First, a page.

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Monday 31 December 2018

Dipper undipped!

Our friends and birding companions Sue and Peter had an 'at home' yesterday, so today was the first opportunity for all of us to have another bash at the Black-bellied Dipper at Ebridge Mill. No need for an early start, so after a leisurely drive northwards we were standing on the road bridge over the Dilham Canal by 10.30. The Dipper was immediately visible: a terrific addition to the year list which finished at 243.

From there we drove east towards the coast, enjoying large flocks of Helmeted Guinea Fowl and Pinkfeet on the way. After lunch at Waxham Barn we carried on round to Ludham Airfield: although most of the Swans had pushed off, we did manage a few Whoopers and a solitary fly-over Bewick. Most interesting was a very dark juvenile gull that old acquaintance Ian and his mate found: it seemed remarkably good for American Herring Gull, with barred, dark-banded tail and pinkish legs. What do you think? Good to meet Pam and Anne of  'Gwdihw 2011' (One of my very favourite blogs) They have both seen American HG in the past and were quite keen on this bird...

Home to cook supper for us all and enjoy a glass of fizz (or two!)

Sunday 30 December 2018


Our marine tank is now at full capacity: it looks, IMHO, totally stunning, both during the daytime and by actinic light. Close up the individual polyps are very beautiful: like little anemones!

If it's clear.... coming mornings, the International Space Station is commencing a long series of overflights of the UK. The data is for east Norfolk, but it'll be pretty much the same over the whole of the country.

Saturday 29 December 2018

Dipper at Ebridge Mill

The dipper in question being me! Linda and I left home early, arriving at Ebridge Mill near North Walsham early enough to be able to park and stand on the bridge, Unfortunately, this was also too early for proper views of the Black-bellied Dipper: I think we both saw it, but through dense bankside vegetation.

We did enjoy several Grey Wagtails, a Kingfisher and a fleet of rather impressive pond yachts! If the bird sticks around (as they usually do!) it might be a candidate for first decent bird of 2019!

Cattle Egret: the movie!

Just a short video of yesterday's Cattle Egret at Carlton Marshes.

Friday 28 December 2018

Cattle Egret at Carlton Marshes

Despite having passed a fairly abstemious Christmas, Linda and I still felt a little 'stodgy', so we decided on a walk around Carlton Marshes reserve, near Oulton Broad.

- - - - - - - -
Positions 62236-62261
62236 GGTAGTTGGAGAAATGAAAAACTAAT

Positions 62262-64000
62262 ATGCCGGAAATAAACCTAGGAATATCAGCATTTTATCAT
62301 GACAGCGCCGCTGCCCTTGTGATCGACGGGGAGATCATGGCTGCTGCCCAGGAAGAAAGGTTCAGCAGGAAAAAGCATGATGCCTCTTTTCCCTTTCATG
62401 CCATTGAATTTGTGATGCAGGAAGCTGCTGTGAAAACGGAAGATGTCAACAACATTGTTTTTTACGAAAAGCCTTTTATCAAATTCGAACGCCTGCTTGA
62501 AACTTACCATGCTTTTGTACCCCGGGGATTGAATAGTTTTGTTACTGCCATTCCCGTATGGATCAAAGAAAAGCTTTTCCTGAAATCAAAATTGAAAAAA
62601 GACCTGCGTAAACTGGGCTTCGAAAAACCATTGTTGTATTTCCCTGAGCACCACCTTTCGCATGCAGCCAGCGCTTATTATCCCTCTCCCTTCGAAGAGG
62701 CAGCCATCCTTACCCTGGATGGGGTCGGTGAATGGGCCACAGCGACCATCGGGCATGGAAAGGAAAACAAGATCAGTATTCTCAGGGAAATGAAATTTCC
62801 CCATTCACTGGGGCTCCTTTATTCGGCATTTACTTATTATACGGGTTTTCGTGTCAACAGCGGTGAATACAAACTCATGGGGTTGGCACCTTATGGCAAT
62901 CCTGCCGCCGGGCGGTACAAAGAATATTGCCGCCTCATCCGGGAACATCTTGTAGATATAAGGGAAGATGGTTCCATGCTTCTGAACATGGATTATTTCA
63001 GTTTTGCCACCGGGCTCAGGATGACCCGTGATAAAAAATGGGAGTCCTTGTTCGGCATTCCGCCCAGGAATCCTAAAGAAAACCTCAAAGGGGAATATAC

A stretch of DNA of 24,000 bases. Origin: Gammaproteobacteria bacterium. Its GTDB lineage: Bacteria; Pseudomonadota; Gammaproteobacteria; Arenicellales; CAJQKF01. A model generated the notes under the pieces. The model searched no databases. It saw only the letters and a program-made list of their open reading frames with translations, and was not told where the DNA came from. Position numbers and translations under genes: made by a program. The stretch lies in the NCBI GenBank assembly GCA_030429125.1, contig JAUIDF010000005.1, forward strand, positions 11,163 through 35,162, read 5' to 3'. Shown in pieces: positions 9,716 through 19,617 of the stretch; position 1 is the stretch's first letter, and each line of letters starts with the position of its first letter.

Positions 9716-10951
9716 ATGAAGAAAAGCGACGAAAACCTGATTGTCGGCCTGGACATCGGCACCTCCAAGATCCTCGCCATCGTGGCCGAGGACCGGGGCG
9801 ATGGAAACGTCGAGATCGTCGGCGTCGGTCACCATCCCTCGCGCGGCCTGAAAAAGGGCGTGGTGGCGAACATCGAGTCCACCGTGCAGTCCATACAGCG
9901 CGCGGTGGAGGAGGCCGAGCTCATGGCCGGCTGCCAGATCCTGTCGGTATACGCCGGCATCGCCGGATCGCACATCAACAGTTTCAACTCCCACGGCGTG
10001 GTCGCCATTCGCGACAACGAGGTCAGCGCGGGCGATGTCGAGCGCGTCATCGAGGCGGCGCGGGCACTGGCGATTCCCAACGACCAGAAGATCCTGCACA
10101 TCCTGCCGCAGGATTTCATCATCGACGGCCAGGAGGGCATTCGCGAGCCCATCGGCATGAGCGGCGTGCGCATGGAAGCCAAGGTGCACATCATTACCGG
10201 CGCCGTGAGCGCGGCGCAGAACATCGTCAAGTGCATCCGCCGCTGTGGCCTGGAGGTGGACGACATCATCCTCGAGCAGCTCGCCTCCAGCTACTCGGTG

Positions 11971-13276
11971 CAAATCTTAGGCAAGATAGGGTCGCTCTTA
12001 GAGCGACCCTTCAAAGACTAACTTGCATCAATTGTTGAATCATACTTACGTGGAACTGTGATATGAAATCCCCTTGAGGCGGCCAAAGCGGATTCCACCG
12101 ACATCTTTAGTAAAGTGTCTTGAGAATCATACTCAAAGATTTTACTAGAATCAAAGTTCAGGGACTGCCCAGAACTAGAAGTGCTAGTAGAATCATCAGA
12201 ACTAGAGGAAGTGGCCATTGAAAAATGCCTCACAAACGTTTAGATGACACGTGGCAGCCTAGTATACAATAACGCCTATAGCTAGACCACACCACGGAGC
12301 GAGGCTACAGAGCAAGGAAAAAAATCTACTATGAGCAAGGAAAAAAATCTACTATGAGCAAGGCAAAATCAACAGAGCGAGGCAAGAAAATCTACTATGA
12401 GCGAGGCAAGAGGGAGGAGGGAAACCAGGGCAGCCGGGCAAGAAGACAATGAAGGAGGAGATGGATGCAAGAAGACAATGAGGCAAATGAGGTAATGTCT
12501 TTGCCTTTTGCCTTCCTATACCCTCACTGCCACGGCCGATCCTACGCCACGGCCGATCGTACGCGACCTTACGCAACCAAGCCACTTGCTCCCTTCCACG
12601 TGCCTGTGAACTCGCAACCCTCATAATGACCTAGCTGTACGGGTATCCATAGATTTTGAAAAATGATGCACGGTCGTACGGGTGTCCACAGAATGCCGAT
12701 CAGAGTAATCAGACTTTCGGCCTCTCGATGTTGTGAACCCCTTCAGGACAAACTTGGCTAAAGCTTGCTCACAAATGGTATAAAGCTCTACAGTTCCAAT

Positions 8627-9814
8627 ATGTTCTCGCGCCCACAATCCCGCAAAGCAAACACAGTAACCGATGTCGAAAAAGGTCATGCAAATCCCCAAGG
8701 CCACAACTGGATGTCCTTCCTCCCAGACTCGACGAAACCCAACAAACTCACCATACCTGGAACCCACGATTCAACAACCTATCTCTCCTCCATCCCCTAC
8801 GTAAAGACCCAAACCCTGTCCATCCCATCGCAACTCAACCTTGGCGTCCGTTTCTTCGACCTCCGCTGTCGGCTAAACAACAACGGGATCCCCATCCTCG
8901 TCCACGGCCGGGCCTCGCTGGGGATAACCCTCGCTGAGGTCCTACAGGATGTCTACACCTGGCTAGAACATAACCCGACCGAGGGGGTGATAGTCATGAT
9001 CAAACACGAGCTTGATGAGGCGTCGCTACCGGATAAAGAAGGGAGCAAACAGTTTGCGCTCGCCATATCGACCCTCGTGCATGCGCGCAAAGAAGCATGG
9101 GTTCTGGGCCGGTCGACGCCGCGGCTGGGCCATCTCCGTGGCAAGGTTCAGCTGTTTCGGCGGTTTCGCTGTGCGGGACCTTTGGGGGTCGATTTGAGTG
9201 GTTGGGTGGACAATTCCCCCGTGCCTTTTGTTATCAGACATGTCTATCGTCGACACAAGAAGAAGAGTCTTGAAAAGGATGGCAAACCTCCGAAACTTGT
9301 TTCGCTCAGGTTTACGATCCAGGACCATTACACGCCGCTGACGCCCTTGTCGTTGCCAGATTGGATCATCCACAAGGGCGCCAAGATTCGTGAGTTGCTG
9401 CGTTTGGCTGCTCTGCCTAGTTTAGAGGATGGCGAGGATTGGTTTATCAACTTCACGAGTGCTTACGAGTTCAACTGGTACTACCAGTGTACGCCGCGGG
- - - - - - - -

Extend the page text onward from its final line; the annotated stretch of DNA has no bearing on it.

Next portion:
The paths were somewhat muddy, but we trudged around the whole circuit, finding only a few Little Egrets and a pair of Stonechats for our trouble! However, just as we were in sight of the visitors' centre Linda noticed a white blob lurking among the juncus: it was our target bird, a fine Cattle Egret!

After filling the SD cards, we returned to the car and carried on to Oulton Broad. After a hot drink and toasted tea-cake, we walked around the park in hope of catching up with the recently-present Ring-necked Parakeet: however, it wasn't to be seen or heard. Linda enjoyed feeding the Grey Squirrels for a while before we headed home.

Thursday 27 December 2018

2018: review of the birding year.

Despite the somewhat unpredictable weather (ranging from deep snow to prolonged heatwave to torrential rain and winds) 2018 proved to be a really good birding year. No 'ticks' (unless you count the American Horned Lark), but terrific views of some scarce species and encounters with others that haven't been available for some time. Apart from twenty-odd years ago, when I really went for it and broke 300 species in a single year, this has been my record twelve-month total: 242 - this despite missing some 'silly' species such as Wryneck, Yellow-browed, Pied Fly and so on.

As is, I suppose, inevitable when you're my age, I lost a few old friends in 2018, but made several new ones: some compensation, I guess. A July trip to the Farnes was Linda's first and what a fabulous time we had: terrific birds (and Red Squirrels!) as well as some memorable meals..

In the skies all eight planets were visible at various times, as well as the somewhat disappointing Comet Wirtanen.

In conclusion: thanks to those of you who read my somewhat eclectic blog - I even enjoy some of the more bizarre comments it receives (although not the offensive or abusive ones...)

Have a safe and happy bird-filled 2019 and don't forget to say hello if you bump into me out there!

Coue's Arctic Redpoll, Suffolk

Iceland Gull, Buxton

Bluethroat, Landguard

Horned Lark, Staines Reservoirs

Red-backed Shrike, Winterton

Pied Crow, Cromer

Lesser Yellowlegs, Titchwell

Great Egret, Strumpshaw

Pallid Harrier, Welney

Long-eared Owl, Minsmere

Red-breasted Flycatcher, Southwold

King Eider, Sheringham

Black Redstart, Sheringham

Red-rumped Swallow, Cley